Saving the best for last, the band wrapped up the evening with four standouts. They included Glover's poignant extended piano solo on "Two For the Road" and a searing Latinized take on "It Had Better Be Tonight" from The Pink Panther original movie with frisky vocals, as well as an extended drum feature for the leader. 

Then came another Glover feature on Mancini's arrangement of Nino Rota's “Love Theme from Romeo and Juliet” (also known as “A Time For Us”). Mancini's recorded version resulted in his only No. 1 hit single during the rock ‘n’ roll era, spending two weeks atop Billboard magazine’s Hot 100 in the summer of 1969.

The Orlando Jazz Orchestra finished on a high note, lots of them actually, with one of Mancini's first TV music hits, "Peter Gunn Theme." 

The Lemon Bay High School jazz ensemble, the Jazz Rays, performed a varied pre-concert set that included several New Orleans classics, some Miles Davis, and closed with the Jaco Pastorius-Bireli Lagrene version of the Pee Wee Ellis composition "The Chicken."

Orlando Jazz Orchestra

Lemon Bay High School's Jazz Rays

Monday, February 13, 2023

Celebrating a giant legacy

Friends, fans and fellow musicians from near and far gathered in Naples FL on Sunday, February 12 to celebrate the love and life of trumpeter Dan Miller. He died suddenly on August 19 at age 54 but left a giant legacy. A legacy of phenomenal trumpet artistry, an encyclopedic knowledge of jazz, renown as a skilled and passionate educator, and a life filled with joy and a genuine kindness to everyone he met.

Dan Miller
Those traits were underscored time and again during the two and a half-hour celebration at North Naples Church. The program included a revolving cast of bands, beginning with the Gulf Coast Big Band, which Dan led for 10 years, followed by blends of musicians he had worked with through the years - on the road with the Harry Connick Jr. big band, in New York, in New Orleans, and in Florida for the past 18 years.
Wendell Brunious
"Dan was the embodiment of brilliance, kindness and love for all," his longtime girlfriend, Judi Woods, told the hundreds in attendance.

All of the material on this afternoon, programmed by longtime band-mate Lew Del Gatto, consisted of Dan's favorite tunes. Trumpeters Leroy Jones and Wendell Brunious and clarinetist Caroline Brunious were there from New Orleans, with Jones capping their back-to-back appearances with "When It's Sleepy Time Down South."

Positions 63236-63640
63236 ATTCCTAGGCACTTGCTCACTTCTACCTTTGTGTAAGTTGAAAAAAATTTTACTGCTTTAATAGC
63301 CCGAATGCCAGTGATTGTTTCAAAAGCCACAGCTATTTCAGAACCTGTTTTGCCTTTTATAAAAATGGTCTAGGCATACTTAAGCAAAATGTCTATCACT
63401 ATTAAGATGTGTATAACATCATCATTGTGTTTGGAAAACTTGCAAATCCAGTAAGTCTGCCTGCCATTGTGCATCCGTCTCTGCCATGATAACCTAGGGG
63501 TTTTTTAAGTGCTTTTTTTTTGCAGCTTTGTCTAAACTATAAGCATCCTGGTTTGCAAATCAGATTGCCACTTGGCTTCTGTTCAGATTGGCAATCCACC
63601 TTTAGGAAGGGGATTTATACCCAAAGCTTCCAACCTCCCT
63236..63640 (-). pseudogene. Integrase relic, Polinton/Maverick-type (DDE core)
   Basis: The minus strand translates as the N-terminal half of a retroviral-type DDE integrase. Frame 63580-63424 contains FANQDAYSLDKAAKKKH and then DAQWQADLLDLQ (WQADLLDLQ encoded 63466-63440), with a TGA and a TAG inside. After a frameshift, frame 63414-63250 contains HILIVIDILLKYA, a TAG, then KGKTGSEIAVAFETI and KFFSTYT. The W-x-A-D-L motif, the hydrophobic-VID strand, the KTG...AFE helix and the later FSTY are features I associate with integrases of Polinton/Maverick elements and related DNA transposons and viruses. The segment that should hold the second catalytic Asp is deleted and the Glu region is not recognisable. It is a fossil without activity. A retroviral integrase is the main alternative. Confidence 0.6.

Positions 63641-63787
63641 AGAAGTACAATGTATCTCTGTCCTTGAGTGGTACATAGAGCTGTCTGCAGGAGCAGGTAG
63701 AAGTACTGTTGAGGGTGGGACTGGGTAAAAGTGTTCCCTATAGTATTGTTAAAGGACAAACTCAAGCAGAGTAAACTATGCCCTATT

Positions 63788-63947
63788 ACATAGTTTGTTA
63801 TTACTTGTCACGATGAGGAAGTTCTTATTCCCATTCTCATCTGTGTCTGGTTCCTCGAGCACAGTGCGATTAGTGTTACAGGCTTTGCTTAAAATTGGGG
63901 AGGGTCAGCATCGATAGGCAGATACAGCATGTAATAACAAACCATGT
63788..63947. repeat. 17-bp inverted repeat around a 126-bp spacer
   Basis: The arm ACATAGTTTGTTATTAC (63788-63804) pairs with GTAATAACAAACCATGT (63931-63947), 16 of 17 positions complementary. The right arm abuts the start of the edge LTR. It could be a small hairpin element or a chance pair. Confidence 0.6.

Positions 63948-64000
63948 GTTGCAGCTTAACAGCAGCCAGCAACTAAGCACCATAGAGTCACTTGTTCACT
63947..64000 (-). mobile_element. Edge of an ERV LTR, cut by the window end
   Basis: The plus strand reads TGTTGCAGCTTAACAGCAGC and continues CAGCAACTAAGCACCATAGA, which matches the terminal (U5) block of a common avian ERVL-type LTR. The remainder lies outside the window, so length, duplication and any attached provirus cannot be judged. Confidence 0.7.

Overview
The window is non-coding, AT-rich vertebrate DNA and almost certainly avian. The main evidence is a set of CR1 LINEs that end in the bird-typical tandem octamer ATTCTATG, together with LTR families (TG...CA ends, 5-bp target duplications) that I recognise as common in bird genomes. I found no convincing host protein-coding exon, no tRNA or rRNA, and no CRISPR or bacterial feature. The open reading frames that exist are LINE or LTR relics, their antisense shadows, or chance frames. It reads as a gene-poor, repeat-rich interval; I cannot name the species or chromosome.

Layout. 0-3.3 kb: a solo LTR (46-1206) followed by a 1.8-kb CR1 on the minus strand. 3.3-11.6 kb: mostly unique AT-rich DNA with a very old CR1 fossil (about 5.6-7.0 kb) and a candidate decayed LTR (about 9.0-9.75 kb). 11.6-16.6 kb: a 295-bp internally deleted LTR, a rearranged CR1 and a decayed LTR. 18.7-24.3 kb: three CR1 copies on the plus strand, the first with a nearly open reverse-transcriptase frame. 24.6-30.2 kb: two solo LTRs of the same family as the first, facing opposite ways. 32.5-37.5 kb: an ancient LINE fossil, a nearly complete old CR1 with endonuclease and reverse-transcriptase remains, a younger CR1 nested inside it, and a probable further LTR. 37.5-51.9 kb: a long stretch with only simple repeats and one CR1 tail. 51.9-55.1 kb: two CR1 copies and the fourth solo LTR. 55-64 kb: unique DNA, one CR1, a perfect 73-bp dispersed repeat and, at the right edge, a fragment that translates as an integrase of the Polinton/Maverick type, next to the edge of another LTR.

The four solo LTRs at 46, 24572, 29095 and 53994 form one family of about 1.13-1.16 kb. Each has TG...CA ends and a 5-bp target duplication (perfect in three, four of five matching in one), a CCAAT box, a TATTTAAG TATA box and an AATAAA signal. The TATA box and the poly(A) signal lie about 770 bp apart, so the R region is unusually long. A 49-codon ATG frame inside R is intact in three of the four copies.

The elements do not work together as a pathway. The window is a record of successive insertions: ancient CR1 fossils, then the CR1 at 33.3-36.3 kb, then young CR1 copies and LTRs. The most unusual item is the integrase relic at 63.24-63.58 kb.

Nathaniel Williford
Another group dug into one of Dan's favorite formats, a Jazz at the Philharmonic-style ballad medley. It opened with one of Dan's former students, Nathaniel Williford, playing "Tenderly;" and five tunes later, closed with Horace Silver's ballad "Peace," that featured Del Gatto, trumpeter Terumasa Hino and violinist Glenn Basham.

Lew Del Gatto, Terumasa Hino
The live performances were interspersed with video clips from 11 musicians who were unable to be there in person. They included Connick and fellow New Orleans musicians Craig Klein and Jeremy Davenport; as well as fellow trumpeters Randy Brecker, Chuck Findley and New Mexico-based Bobby Shew, who Dan treasured as a mentor. Singer Carmen Bradford's poignant clip featured her a capella version of "Danny Boy," while teen-aged pianist Brandon Goldberg, who Miller took under his wing about seven years ago, played Duke Ellington's "In a Mellow Tone."
Jeff and Preston Rupert
Later in the program, a septet of longtime Miller collaborators also performed "In a Mellow Tone." This grouping included tenor saxophonist Jeff Rupert, who heads the jazz studies program at the University of Central Florida, and his son, Preston, who was a trumpet student of Dan's since age 10.

The joyous closer was an extended take on Miles Davis's "Blues By Five," which Dan used as a first-set finale at many of his performances. 

This one had a dozen participants: pianist Roy Gerson, bassist Chuck Bergeron, drummer Jim White (in from Colorado), trumpeters Hino, Brunious, Preston Rupert and Kenny Rampton (in from New York), and tenor saxophonists Jerry Weldon (in from New York), Gerald Augustin, Jeff Rupert and Lou Califano. 

In his video remarks, Connick said Dan had been a cherished and talented member of his band and a treasured friend. "His legacy is of joy. He was this giant teddy bear of a sweetheart that we all loved so much."

Blues by Five:
Kenny Rampton, Lou Califano, Gerald Augustin, Lew Del Gatto,
Jerry Weldon, Jeff Rupert, Wendell Brunious (partially hidden),